FIGS. 3 a and 3 b are a schematic block diagram and associated timing diagrams, respectively, showing some elements for controlling laser output in an embodiment of the present invention;

FIGS. 4 a and 4 b are a schematic block diagram and associated timing diagrams, respectively, showing several elements of a laser processing system corresponding to at least one embodiment of the present invention;

FIGS. 5 a-5 c show timing diagrams that exemplifies pulse generation and control of the pulsed laser system of FIG. 4 a;

FIG. 6 a is a schematic block diagram showing several elements of a laser processing system corresponding to another embodiment of the present invention; and

FIG. 6 b shows timing diagrams that exemplifies pulse generation and control of the pulsed laser system of FIG. 6 a.

DETAILED DESCRIPTION OF THE PREFERRED EMBODIMENTS

Laser-Based Memory Repair Methods/Systems

The following representative patents and published applications generally relate to methods and systems for laser-based micro-machining, and, more specifically, memory repair. These patents and publications are assigned to the assignee of the present invention and are incorporated by reference in their entirety herein.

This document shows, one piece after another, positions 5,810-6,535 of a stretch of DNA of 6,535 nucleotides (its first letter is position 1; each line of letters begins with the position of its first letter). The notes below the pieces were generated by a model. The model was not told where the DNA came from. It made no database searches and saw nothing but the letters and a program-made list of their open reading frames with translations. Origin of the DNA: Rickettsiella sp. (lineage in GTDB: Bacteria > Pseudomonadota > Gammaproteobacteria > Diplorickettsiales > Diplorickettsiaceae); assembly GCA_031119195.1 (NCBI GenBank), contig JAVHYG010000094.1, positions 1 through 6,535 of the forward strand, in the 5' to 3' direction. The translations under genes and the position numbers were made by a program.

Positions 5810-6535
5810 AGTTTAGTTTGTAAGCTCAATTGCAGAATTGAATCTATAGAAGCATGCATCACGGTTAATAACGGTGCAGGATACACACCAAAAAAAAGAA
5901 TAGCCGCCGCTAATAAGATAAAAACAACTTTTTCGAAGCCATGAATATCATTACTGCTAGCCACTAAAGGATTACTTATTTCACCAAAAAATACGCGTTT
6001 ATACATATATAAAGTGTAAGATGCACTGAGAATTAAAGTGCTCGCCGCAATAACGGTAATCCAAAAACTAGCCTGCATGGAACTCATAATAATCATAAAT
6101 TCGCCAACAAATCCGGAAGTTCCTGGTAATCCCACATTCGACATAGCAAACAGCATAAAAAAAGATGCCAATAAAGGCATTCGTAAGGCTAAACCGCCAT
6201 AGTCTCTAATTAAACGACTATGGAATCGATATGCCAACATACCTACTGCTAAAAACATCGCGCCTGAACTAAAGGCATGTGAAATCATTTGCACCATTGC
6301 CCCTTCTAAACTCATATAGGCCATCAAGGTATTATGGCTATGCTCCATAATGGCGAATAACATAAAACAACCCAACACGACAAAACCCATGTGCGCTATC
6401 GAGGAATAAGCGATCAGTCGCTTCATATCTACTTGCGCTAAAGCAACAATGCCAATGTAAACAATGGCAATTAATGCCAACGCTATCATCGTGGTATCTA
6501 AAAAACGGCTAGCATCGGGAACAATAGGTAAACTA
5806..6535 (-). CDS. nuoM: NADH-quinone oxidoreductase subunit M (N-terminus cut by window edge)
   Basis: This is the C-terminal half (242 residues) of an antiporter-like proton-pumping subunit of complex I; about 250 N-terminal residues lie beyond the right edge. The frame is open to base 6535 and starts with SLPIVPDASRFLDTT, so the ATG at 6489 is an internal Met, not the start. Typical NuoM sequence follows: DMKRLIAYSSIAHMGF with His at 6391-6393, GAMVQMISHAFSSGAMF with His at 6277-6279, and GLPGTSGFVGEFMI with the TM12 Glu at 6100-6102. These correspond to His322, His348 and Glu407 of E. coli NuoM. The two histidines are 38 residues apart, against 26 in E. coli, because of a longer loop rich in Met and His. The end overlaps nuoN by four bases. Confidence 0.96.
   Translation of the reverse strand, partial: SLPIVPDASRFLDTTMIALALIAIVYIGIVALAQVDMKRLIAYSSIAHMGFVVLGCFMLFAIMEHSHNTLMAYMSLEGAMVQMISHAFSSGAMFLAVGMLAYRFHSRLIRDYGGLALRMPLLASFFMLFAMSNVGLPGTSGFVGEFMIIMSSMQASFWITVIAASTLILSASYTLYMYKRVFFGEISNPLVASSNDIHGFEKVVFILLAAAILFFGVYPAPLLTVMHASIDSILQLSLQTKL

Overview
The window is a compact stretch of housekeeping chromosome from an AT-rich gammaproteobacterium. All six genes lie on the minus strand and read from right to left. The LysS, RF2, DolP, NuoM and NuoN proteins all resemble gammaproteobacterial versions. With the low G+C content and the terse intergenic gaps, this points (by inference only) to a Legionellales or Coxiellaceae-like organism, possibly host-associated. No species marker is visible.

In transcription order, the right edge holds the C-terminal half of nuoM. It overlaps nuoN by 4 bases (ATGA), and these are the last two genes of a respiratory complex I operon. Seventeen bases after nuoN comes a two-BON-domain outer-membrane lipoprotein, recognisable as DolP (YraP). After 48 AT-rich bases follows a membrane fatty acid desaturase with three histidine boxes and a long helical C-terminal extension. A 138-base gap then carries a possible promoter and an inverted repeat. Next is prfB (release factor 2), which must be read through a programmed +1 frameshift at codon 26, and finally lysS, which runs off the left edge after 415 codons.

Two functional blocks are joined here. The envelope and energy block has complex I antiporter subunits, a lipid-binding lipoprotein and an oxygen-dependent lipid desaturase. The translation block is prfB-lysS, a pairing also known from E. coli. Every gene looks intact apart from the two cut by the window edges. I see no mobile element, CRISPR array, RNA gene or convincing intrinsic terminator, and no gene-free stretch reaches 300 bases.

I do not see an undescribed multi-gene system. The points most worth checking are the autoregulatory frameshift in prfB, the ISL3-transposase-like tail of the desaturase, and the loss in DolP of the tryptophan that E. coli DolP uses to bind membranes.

U.S. Pat. No. 6,791,059, entitled “Laser Processing” (hereafter the '059 patent).

U.S. Pat. No. 6,744,288, entitled “High-Speed Precision Positioning Apparatus” (hereafter the '288 patent).

U.S. Pat. No. 6,727,458, entitled “Energy-Efficient, Laser-Based Method And System For Processing Target Material” (hereafter the '458 patent).

U.S. Pat. No. 6,573,473 entitled “Method And System For Precisely Positioning A Waist Of A Material-Processing Laser Beam To Process Microstructures Within A Laser-Processing Site” (hereafter the '473 patent).

U.S. Pat. No. 6,381,259 entitled “Controlling Laser Polarization” (hereafter the '259 patent).

Published U.S. Patent Application 2002/0167581, entitled “Methods And Systems For Thermal-Based Laser Processing A Multi-Material Device” (hereafter the '581 application).

Published U.S. Patent Application 2004/0134896, entitled “Laser-Based Method And System For Memory Link Processing With Picosecond Lasers” (hereafter the '896 application).

U.S. Pat. No. 6,559,412 entitled “Laser Processing” (hereafter the '412 patent).

At least the following cited portions of the above patent documents are particularly pertinent to understand the various features, aspects, and advantages of the present invention: